A few weeks ago, I got a card in the mail advertising the Quilt, Craft and Sewing Expo in San Mateo, CA. The final day of the show was yesterday, so I hopped on a train headed down the peninsula to spend an afternoon checking it out.
I don’t do any quilting (though some of my ‘craft’ projects use some quilting tools). So I didn’t have high expectations for what I might see.
I saw lots of booths like this one. Quilts everywhere. There were a few craft-related booths, some vendors selling accessories like task lighting, equipment caddies, and ironing board covers. There were some off-topic vendors, like people selling orthotics and foot pillows. But the vast majority of the show was for quilters.
I stopped at a booth selling scissors and tools, and picked up a few set of hemostats to replace the one that vanished somewhere in my workroom. I discovered how useful these tools are for gripping and manipulating threads and tiny bits of fabric, after reading about them in David Coffin’s trousers book.
A New Sewing Machine?
The most valuable part of the show for me was spending some time trying out sewing machines with some of the local dealerships. Several brands were there, including Bernina, Baby Lock, Pfaff, Janome, and Viking.
Eddie’s Quilting Bee had lots of machines available to try. I spent some time doing test stitches with a Bernina 350, a Juki HZL-F600, and a Baby Lock Aria.
Truthfully, I’ve never had much sewing experience on any machine other than my Brother PC-210 PRW, which cost about $330 new from Amazon. Each of these machines was much fancier in terms of price and capability. The Bernina was about $1300, the Juki about $1000, and the Baby Lock was around $2700 (show prices – list prices were higher).
What I noticed about all three machines was that they all felt smoother to operate than what I’m used to. It’s hard to describe; heavy fabric went through as easily as thin fabric, and the behavior of the mechanism somehow felt more consistent. The Bernina especially was the most quiet of the three. The Baby Lock by far had the most bells and whistles, including features to automatically raise the presser foot when you let off on the foot pad to ease pivoting. There’s also an additional foot pedal, and you can assign the foot pedal motions to different machine actions, such as the thread cutter.
To head off anyone’s speculation: No, I didn’t walk out of the expo with a new sewing machine. I wasn’t going to make an impulse purchase that large.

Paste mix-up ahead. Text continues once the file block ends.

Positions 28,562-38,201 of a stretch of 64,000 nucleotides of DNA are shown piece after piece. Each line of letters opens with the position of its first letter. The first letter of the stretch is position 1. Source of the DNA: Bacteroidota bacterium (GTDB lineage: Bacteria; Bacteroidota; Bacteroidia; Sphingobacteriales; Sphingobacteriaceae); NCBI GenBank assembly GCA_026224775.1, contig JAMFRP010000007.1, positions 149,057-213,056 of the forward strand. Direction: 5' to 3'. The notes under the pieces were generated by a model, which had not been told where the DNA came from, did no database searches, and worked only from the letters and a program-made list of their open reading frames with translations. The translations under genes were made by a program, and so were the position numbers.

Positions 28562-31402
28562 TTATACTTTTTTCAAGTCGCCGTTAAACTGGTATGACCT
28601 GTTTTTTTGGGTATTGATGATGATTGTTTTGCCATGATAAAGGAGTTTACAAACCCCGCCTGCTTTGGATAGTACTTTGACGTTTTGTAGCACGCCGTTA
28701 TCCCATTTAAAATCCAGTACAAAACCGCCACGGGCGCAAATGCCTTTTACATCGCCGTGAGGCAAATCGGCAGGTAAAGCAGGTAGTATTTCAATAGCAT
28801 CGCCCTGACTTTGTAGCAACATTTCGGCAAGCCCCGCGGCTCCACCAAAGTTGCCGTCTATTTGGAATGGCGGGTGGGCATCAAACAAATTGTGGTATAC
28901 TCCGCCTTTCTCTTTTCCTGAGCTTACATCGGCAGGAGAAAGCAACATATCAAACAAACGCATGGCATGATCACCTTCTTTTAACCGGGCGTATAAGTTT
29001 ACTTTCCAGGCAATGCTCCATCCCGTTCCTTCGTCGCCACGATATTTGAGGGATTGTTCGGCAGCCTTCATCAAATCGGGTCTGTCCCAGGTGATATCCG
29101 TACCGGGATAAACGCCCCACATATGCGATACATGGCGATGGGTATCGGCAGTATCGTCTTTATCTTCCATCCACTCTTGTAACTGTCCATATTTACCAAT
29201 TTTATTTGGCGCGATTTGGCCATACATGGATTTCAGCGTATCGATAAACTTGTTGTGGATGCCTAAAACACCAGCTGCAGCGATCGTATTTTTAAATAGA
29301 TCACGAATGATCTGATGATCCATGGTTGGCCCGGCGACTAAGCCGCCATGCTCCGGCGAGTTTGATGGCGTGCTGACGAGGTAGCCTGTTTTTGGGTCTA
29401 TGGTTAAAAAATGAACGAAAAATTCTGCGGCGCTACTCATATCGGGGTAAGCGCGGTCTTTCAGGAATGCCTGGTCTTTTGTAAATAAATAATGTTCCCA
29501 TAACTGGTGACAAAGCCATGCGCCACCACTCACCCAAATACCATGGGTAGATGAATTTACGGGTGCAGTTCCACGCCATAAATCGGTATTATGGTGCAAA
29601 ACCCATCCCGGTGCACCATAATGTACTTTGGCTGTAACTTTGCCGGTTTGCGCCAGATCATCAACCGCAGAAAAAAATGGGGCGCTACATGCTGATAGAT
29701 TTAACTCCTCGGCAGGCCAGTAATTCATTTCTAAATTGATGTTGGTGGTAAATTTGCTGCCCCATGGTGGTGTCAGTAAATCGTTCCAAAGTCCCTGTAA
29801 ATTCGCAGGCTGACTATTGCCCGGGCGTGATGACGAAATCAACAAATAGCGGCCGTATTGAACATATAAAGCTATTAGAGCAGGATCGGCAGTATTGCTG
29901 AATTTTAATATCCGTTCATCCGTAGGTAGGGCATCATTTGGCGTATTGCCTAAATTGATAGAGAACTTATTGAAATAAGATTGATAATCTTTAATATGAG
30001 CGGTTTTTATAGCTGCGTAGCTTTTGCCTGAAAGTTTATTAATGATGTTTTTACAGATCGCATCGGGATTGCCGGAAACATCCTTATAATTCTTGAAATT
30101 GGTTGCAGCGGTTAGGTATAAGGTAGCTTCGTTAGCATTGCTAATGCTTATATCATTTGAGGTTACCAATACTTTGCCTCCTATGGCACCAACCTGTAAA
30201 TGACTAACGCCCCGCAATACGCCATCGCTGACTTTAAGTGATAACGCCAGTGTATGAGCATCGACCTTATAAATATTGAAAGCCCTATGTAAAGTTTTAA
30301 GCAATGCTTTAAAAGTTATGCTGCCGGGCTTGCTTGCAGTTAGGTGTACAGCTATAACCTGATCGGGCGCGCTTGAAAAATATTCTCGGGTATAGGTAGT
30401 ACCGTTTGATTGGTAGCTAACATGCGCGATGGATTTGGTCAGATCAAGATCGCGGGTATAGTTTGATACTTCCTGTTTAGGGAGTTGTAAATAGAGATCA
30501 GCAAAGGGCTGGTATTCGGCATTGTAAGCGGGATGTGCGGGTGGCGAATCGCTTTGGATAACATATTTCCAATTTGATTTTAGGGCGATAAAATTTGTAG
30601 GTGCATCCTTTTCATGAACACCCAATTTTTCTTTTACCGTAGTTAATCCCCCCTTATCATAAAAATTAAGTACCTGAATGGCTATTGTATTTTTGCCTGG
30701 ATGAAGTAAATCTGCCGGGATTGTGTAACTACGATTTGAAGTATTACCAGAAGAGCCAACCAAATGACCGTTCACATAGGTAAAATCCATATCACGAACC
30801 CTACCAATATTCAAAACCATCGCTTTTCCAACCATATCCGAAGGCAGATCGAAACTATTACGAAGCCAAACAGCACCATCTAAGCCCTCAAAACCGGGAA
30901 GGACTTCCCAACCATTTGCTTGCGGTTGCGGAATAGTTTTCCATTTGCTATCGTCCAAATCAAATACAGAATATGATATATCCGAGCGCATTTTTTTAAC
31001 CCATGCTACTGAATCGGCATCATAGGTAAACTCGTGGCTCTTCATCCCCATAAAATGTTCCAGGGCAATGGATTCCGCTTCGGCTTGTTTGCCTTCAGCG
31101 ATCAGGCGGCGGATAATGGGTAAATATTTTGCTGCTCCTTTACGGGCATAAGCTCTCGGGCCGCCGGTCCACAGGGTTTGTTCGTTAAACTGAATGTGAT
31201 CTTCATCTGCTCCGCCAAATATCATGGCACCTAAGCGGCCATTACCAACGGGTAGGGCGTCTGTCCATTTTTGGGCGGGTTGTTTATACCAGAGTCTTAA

I would want to spend more time researching, and go to the store with an actual sewing project – perhaps a shirt cuff or collar to finish, or some flat-fell denim seams on jeans – to see how these machines behave. Also, the conditions on the show floor aren’t the same as at home, and I think even the desk/table you set the machine on has a bearing on how the machine feels. Plus, my machine has been in use for a while, and after a tuneup it might behave a little more like these fancy, but brand-new machines.
Basically, I’m still unsure these high-end machines would actually make me a better sewist. I’ve run into a few situations where it has been tricky to feed fabric reliably through my current machine, but I haven’t yet done any project the machine couldn’t handle. If these high-end machines make it easier to do precision stitching, for example, or can stitch a buttonhole through uneven layers of fabric (something my machine struggles with), maybe it might be worth considering an upgrade. The Juki buttonhole attachment, for example was a very strange contraption that completely grabs both sides of the fabric (you slide the fabric between two metal plates), and is powered by the sewing machine through its own power plug. I can see how this would produce more even feeding while stitching the buttonhole, but also wonder if this will work with thick fabrics like melton wool or buttonholes in odd places not near the edges of the garment.
Anyway, I’m concerned that trying out these machines, while valuable, may have been a mistake. A seed may have been planted for a costly future purchase.
The Hoodie Project
Progress on the hoodie has been slow, due to a) not enough time at the sewing machine and b) my slow pace of work, brooding over every little step for what seems like hours before taking any sort of action.
The good news so far is that I have the hood serged and coverstitched, and also got the grommets installed for the drawstrings.
I ended up using a hammer to install the grommets. The grommet pliers I bought were intended for much larger diameter grommets. The grommets wedged themselves into the pliers and required vise grips to extract them, destroying the grommets in the process. Glad I spent time on samples.
Finally, I ran into problems installing the zippers into the pockets. This was my first time installing an in-seam zipper, and I also should have skipped some of the pattern directions relating to stitching the pocket bags into the seam allowances before attaching the zipper. The result was a pretty sad looking zipper, with uneven seams on the outside.
Even worse, I discovered that I had matched the front panel pieces wrong – sewing the right front panel to the left side panel, so they didn’t quite match properly. I ended up going back to Fabric Outlet to buy another yard of sweatshirt fabric for a do-over, which I’ll be attempting today.
I’ll describe how that worked – and hopefully have a finished hoodie to show – next time.